2009-10: Eric Comrie, a dual citizen who grew up in Edmonton and California, played in the Los Angeles Selects program. He was selected by the Tri-City Americans in the first round (13th overall) of the 2010 WHL Bantam Draft.
2010-11: Comrie shared the goaltending duties for the Los Angeles Selects U16 team with David Jacobson and was outstanding at the USA Hockey U16 Nationals. In 19 regular season games he had a 1.34 goals against and .940 save percentage. The Selects reached the semifinals in the national tournament and Comrie was 3-1 in pool play with a 1.41 goals against and .929 save percentage.He stopped 43 of 44 shots in a 1-0 loss to Shattuck-St. Mary’s in the semifinal game. Comrie played for Team Alberta in the Canada Winter Games and in five games had a 2.40 goals against and .927 save percentage.
2011-12: Comrie appeared in 31 games for the Tri-City Americans, splitting time with 19-year-old Ty Rimmer in his first WHL season, and represented Canada Pacific in the 2012 U17 World Hockey Challenge. Comrie was 19-6-2 with 3 shutouts and had a 2.67 goals against and .900 save percentage. The Americans finished first in the U.S. Division and reached the West Conference finals but Comrie did not see any playoff action. Sharing the goaltending for Canada Pacific with the Edmonton Oil Kings’ Tristan Jarry, Comrie was 2-1 in three games and had a 3.03 goals against and .889 save percentage.
2012-13: Comrie opened the season winning a gold medal with Canada at the 2011 U18 Ivan Hlinka Tournament and was having another strong season for Tri-City before suffering a hip injury. The nagging injury kept him out of the NHL/CHL Top Prospects Game and eventually required season-ending surgery in February. Comrie played in 37 games for the Americans, posting a 2.62 goals against and .915 save percentage, and was 20-14-3 with 2 shutouts. Comrie recorded 21 saves for Canada in a 3-2 win over Slovakia at the Ivan Hlinka Tournament. He was the second ranked North American goalie in the Central Scouting final rankings and was selected by Winnipeg in the second round (59th overall) in the 2013 NHL Draft.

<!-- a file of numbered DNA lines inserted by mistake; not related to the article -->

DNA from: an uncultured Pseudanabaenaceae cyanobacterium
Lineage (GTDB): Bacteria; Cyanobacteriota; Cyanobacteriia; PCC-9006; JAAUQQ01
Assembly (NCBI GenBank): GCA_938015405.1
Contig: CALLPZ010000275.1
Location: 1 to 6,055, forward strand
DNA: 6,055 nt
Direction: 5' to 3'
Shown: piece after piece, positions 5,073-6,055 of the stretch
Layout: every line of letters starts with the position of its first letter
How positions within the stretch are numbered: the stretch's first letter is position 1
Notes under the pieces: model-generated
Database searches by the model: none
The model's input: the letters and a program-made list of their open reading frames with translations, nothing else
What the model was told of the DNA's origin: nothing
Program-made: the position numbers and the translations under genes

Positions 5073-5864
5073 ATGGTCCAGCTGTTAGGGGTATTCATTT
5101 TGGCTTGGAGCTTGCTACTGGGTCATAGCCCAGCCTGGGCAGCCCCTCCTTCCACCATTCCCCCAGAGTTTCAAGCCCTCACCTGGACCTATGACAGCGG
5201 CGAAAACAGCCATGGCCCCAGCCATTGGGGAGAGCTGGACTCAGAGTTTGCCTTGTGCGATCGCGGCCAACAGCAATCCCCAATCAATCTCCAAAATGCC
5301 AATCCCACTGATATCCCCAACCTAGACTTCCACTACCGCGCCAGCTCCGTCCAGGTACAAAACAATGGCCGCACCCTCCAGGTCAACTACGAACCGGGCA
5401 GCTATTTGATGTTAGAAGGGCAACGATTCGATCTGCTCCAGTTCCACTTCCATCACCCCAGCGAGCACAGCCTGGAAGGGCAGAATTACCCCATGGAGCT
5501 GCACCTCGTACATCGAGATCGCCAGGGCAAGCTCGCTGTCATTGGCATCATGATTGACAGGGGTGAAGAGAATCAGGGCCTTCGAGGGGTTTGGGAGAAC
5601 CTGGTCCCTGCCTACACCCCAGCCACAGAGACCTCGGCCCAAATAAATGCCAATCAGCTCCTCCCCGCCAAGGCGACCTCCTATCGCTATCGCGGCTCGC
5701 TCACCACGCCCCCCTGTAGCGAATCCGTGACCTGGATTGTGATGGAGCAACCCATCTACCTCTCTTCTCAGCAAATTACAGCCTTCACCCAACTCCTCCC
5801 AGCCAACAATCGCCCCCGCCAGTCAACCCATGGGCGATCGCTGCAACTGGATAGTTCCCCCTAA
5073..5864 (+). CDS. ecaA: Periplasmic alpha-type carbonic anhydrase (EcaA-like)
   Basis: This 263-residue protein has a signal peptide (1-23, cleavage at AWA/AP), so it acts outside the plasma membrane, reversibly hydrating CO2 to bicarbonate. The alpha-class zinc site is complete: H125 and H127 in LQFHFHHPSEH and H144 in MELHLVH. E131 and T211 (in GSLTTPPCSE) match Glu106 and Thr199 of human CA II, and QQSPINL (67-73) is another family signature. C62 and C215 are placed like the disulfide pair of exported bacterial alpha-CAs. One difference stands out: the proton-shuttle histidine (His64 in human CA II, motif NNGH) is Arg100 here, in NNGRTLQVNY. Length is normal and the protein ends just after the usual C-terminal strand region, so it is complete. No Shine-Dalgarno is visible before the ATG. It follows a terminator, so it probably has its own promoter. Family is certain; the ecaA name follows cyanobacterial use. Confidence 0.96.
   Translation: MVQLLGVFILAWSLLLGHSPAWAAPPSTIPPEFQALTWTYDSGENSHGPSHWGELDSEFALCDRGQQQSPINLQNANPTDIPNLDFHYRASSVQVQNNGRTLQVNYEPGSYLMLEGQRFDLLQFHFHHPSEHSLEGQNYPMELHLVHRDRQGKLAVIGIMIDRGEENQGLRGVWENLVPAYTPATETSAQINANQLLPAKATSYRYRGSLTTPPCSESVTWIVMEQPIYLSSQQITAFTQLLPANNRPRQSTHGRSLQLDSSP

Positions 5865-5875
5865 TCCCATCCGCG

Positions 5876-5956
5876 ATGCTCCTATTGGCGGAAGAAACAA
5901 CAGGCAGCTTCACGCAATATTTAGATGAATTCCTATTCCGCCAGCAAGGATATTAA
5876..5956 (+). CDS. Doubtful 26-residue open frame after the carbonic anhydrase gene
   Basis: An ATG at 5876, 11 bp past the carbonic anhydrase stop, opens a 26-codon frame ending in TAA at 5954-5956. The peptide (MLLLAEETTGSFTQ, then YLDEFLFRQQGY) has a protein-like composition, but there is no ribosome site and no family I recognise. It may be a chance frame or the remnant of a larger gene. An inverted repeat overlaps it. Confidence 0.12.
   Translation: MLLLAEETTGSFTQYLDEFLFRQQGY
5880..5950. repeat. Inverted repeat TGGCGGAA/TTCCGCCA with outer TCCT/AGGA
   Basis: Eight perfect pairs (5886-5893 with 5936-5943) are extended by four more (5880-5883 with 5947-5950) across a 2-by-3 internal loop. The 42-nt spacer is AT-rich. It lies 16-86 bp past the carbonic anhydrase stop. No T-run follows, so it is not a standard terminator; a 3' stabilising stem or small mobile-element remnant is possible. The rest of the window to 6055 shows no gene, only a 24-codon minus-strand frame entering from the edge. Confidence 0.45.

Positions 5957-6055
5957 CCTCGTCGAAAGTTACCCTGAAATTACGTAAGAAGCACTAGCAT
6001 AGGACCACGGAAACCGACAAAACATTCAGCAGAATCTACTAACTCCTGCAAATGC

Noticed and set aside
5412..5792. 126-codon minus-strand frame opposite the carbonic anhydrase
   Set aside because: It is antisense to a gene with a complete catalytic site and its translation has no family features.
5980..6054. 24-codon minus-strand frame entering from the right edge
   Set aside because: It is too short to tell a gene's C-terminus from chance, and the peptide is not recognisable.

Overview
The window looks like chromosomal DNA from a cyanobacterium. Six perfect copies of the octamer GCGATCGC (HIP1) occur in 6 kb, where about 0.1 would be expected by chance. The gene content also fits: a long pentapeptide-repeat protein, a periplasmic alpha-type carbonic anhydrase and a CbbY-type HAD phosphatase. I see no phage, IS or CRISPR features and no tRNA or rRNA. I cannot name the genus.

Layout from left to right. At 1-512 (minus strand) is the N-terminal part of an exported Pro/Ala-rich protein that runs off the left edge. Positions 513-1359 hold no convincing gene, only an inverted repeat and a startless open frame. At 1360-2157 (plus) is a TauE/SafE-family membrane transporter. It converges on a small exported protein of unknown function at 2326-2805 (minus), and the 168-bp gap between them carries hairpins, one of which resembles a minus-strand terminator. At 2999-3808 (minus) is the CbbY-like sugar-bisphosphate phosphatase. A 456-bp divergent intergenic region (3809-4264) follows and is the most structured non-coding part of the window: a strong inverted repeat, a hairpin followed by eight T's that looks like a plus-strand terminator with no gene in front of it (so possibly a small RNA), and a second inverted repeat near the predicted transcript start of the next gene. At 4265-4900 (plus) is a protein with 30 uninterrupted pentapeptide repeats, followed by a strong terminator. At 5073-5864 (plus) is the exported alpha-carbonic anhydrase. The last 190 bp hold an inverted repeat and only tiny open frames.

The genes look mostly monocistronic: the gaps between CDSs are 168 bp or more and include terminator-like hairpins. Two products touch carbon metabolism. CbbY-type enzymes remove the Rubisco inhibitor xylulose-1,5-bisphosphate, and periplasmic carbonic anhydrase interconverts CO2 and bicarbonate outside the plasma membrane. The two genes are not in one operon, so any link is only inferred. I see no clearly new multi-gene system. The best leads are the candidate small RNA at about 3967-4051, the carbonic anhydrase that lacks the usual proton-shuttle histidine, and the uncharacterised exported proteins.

2013-14: Comrie attended camp with the Jets before returning to Tri-City for his third season of junior hockey and made his pro hockey debut with Winnipeg AHL affiliate St. John’s in April 2014. He started two games for the IceCaps and was 0-2 with a 6.35 goals against and .829 save percentage. Comrie was with St. John’s during the team’s run to the Calder Cup finals but did not see any action. He appeared in 60 WHL regular season games with the Americans, third-most behind Patrik Bartosak (65, Red Deer) and Tristan Jarry (63, Edmonton). Comrie was 26-25-9 with four shutouts and had a 2.57 goals against and .925 save percentage. Tri-City reached the playoffs despite finishing last in the U.S. Division; falling to Kelowna in a first-round series. Comrie started all five playoff games and was 1-4 with a 3.46 goals against and .917 save percentage. He signed a three-year, entry-level contract with Winnipeg in December 2013.
Comrie is a durable goalie with the size and athleticism of a prototypical NHL goaltender. A workhorse for the WHL's Tri-City Americans, he has also played for Canada at the international level. Among the top goaltenders in his age group.
Fully recovered from hip surgery two years ago, Comrie is once again seeing the bulk of the action for the Tri-City Americans in 2014-15. Now in his fourth WHL season, Comrie is a candidate to play for Canada in the 2015 World Juniors. Already signed to an entry-level NHL contract with the Jets, he will likely need time at the AHL level but is expected to eventually compete with Connor Hellebuyck for the starter's role in Winnipeg.